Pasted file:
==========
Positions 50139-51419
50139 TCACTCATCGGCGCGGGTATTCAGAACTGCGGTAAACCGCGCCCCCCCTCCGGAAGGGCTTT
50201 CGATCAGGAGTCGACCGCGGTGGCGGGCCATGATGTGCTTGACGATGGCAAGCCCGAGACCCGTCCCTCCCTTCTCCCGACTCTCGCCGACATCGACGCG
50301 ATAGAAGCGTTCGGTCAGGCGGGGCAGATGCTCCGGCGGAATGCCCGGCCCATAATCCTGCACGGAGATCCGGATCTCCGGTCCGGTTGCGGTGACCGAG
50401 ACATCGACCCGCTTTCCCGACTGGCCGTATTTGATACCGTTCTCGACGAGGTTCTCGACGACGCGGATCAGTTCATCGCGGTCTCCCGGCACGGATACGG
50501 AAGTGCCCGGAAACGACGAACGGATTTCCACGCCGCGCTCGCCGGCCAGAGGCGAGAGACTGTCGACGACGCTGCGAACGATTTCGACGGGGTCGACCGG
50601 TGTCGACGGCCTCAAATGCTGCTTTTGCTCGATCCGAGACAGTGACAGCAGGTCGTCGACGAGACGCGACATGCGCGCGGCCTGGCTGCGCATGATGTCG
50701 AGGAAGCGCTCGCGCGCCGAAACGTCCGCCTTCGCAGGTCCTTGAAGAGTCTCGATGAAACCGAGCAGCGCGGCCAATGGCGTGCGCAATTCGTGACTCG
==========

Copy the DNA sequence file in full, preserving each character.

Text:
Positions 50139-51419
50139 TCACTCATCGGCGCGGGTATTCAGAACTGCGGTAAACCGCGCCCCCCCTCCGGAAGGGCTTT
50201 CGATCAGGAGTCGACCGCGGTGGCGGGCCATGATGTGCTTGACGATGGCAAGCCCGAGACCCGTCCCTCCCTTCTCCCGACTCTCGCCGACATCGACGCG
50301 ATAGAAGCGTTCGGTCAGGCGGGGCAGATGCTCCGGCGGAATGCCCGGCCCATAATCCTGCACGGAGATCCGGATCTCCGGTCCGGTTGCGGTGACCGAG
50401 ACATCGACCCGCTTTCCCGACTGGCCGTATTTGATACCGTTCTCGACGAGGTTCTCGACGACGCGGATCAGTTCATCGCGGTCTCCCGGCACGGATACGG
50501 AAGTGCCCGGAAACGACGAACGGATTTCCACGCCGCGCTCGCCGGCCAGAGGCGAGAGACTGTCGACGACGCTGCGAACGATTTCGACGGGGTCGACCGG
50601 TGTCGACGGCCTCAAATGCTGCTTTTGCTCGATCCGAGACAGTGACAGCAGGTCGTCGACGAGACGCGACATGCGCGCGGCCTGGCTGCGCATGATGTCG
50701 AGGAAGCGCTCGCGCGCCGAAACGTCCGCCTTCGCAGGTCCTTGAAGAGTCTCGATGAAACCGAGCAGCGCGGCCAATGGCGTGCGCAATTCGTGACTCG